Abstract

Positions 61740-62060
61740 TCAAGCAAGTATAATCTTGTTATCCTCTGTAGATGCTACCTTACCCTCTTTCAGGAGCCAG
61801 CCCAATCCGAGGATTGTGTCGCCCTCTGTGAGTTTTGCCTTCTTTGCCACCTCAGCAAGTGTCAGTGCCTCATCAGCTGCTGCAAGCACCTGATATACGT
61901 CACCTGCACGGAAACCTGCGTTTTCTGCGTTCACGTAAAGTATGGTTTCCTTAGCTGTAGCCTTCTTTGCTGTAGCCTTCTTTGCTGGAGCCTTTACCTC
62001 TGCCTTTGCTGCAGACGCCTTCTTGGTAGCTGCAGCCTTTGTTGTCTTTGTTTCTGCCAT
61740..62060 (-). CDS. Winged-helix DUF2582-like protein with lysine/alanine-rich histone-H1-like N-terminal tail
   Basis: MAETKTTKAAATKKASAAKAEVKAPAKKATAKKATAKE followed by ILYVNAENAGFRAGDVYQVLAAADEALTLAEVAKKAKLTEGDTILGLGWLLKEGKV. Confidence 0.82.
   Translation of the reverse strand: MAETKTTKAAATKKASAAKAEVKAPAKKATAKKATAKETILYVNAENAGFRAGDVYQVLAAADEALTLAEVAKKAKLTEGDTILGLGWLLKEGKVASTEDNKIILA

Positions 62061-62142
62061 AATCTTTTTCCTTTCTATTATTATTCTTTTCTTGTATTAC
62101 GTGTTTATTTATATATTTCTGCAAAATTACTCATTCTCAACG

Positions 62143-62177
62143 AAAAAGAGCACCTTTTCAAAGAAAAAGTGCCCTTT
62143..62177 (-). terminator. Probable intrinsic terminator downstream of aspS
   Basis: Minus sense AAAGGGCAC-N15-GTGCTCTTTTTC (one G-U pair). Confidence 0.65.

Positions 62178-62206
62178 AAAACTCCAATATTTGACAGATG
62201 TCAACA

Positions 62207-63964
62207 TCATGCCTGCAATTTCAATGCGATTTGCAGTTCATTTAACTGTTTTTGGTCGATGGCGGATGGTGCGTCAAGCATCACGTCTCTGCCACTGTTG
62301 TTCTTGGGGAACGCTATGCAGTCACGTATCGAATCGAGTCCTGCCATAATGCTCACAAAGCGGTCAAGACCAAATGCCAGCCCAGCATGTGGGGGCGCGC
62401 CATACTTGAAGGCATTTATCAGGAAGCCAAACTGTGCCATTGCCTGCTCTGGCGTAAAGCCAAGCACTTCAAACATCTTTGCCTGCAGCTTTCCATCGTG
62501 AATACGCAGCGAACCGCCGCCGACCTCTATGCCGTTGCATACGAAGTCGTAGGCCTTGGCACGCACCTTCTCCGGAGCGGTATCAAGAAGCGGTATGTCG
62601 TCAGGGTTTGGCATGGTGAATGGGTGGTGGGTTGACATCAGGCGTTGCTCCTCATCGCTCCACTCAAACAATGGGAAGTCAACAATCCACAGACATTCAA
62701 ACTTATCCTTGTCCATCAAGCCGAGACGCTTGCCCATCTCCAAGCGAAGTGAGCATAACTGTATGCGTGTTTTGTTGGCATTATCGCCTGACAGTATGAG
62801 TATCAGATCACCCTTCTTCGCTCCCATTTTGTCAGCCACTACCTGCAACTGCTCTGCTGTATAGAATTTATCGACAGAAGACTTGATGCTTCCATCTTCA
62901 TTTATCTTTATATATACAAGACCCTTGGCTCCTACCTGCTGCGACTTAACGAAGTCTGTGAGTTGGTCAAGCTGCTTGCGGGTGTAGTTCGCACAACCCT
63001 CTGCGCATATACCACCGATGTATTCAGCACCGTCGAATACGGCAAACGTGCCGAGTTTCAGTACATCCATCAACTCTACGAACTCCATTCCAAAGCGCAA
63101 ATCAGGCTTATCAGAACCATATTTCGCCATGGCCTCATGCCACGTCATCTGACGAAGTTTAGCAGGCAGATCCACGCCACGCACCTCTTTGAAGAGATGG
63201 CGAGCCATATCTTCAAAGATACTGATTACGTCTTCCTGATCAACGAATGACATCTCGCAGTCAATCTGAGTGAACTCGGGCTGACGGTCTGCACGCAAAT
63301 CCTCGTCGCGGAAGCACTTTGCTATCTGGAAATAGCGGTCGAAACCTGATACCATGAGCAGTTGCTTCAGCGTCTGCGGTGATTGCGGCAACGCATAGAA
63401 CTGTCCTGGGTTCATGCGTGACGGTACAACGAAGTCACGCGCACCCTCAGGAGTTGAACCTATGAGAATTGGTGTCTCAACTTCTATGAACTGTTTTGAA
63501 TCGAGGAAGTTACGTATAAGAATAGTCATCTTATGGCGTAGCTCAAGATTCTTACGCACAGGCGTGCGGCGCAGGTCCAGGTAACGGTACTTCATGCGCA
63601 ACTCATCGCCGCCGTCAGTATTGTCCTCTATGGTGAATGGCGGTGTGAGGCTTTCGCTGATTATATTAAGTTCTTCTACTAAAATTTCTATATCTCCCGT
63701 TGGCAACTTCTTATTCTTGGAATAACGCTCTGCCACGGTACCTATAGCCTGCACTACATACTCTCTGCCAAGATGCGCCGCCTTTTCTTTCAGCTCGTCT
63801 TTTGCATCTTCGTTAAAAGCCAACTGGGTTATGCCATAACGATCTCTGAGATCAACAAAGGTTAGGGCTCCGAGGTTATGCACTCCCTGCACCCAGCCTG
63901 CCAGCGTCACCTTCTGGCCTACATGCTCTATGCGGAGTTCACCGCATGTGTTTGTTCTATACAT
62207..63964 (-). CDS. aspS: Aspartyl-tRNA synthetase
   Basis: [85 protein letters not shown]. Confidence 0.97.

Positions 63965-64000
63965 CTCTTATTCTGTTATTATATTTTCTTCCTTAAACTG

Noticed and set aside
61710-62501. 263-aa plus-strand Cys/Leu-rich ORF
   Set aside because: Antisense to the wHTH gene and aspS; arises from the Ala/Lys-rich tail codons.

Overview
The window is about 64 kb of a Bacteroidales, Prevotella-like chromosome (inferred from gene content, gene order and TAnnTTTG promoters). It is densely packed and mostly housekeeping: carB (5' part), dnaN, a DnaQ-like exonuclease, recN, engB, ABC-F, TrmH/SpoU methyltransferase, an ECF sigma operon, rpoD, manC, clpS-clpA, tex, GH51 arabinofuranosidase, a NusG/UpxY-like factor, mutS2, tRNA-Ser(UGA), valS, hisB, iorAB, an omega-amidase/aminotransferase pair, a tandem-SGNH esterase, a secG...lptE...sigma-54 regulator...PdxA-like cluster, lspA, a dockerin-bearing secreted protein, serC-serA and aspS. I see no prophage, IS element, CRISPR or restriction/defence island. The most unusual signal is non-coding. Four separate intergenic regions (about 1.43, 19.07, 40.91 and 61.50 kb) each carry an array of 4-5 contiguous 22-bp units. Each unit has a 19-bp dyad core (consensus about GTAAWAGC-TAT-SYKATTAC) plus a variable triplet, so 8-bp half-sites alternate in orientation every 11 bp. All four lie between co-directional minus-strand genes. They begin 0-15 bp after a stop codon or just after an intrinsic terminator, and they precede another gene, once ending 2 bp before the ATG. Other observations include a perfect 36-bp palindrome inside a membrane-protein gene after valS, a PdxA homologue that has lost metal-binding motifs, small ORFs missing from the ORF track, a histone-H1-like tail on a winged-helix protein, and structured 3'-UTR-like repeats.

Major and trace element abundances in volcanic rocks of island arcs vary regularly in both the lateral and in the stratigraphic sequence. The earliest manifestations of island arc evolution are tholeiitic rocks occurring on the oceanic side of recent island arcs. These tholeiites are characterized by chemical features such as low K2O content and relatively high iron enrichment, that is, high FeO/MgO in medium SiO2 (59 percent) rocks. The tholeiites are followed stratigraphically or laterally by calc-alkaline rocks and finally by shoshonites or alkaline rocks, showing progressive increase in K2O content, increase in K2O/Na2O ratio, and decreasing iron enrichment. Trace elements of the potassium type are the most sensitive indicators of compositional variation showing differences between tholeiites and shoshonites by two orders of magnitude. Trace elements and major elements suggest a continuous gradational sequence from tholeiites through calc-alkaline rocks to shoshonites. Rare-earth elements show two diverse abundance patterns: (1) a primitive chondritic-like pattern is characteristic for island arc tholeiitic association; and (2) a fractionated light rare-earth elements enriched pattern is typical for calc-alkaline and shoshonitic and alkaline associations.

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